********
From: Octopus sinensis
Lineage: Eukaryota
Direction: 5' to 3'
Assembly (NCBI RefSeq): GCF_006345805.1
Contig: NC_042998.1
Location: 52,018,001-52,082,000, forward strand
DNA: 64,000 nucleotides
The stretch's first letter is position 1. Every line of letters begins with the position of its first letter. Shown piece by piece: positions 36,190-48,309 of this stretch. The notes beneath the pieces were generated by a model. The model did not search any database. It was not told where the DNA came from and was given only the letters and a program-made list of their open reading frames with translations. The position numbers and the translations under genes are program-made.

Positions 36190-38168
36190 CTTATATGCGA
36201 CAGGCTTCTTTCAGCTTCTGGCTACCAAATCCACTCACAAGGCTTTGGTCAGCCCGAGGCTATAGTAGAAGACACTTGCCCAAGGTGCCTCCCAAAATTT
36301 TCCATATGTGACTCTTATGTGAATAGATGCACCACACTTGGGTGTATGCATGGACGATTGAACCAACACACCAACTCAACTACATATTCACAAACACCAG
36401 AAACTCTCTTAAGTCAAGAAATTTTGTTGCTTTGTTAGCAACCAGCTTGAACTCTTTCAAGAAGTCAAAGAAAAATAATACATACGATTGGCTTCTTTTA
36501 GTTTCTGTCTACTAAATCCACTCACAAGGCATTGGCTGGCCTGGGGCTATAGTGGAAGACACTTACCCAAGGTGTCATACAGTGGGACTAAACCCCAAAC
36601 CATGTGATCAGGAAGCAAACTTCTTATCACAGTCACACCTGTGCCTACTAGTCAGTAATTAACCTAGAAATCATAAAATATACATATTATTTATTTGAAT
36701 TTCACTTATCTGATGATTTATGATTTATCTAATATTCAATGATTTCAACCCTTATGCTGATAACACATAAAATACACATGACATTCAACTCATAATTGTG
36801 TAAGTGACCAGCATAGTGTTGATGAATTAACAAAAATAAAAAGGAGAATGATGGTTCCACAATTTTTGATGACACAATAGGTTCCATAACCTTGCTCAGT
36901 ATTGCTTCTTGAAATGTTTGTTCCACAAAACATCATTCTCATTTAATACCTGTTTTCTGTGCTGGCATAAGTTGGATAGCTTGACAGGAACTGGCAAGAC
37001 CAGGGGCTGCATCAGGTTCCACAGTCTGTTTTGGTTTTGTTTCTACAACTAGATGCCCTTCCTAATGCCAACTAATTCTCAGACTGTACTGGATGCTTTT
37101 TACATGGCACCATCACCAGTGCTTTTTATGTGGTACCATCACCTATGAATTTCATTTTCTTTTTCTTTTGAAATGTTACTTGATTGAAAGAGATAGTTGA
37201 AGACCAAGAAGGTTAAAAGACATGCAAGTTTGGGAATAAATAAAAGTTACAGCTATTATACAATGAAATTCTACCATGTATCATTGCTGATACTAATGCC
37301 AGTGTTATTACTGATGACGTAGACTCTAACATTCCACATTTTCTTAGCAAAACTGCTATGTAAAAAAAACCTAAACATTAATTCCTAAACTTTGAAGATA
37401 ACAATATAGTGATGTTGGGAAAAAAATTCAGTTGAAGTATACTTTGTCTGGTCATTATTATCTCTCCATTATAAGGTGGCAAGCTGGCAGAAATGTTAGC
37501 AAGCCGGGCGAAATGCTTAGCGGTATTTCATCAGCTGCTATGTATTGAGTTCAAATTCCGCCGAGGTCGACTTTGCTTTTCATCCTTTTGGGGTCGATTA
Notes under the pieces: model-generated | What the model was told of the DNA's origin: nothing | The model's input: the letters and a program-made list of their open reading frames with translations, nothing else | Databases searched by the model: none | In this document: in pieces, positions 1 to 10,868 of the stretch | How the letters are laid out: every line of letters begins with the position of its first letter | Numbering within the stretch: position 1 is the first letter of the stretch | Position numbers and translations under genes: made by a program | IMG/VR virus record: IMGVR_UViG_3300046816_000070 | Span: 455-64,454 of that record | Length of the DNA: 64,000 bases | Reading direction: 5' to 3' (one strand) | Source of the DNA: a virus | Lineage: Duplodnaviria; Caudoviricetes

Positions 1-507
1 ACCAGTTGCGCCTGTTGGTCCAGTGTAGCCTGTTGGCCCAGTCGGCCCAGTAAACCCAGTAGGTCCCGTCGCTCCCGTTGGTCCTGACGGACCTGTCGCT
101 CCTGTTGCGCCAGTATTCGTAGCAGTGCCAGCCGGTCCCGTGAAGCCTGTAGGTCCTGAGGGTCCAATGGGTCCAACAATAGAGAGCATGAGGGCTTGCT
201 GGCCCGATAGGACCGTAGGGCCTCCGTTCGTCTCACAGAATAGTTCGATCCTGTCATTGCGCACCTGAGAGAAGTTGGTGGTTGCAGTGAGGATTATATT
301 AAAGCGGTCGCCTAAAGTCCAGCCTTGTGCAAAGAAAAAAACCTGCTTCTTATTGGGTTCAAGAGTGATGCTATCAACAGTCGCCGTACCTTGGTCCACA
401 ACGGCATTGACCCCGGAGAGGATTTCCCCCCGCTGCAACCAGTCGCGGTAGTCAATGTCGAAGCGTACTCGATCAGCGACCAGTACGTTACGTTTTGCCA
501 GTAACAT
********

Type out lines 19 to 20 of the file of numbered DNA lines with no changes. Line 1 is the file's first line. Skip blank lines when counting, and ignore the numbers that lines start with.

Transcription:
37001 CAGGGGCTGCATCAGGTTCCACAGTCTGTTTTGGTTTTGTTTCTACAACTAGATGCCCTTCCTAATGCCAACTAATTCTCAGACTGTACTGGATGCTTTT
37101 TACATGGCACCATCACCAGTGCTTTTTATGTGGTACCATCACCTATGAATTTCATTTTCTTTTTCTTTTGAAATGTTACTTGATTGAAAGAGATAGTTGA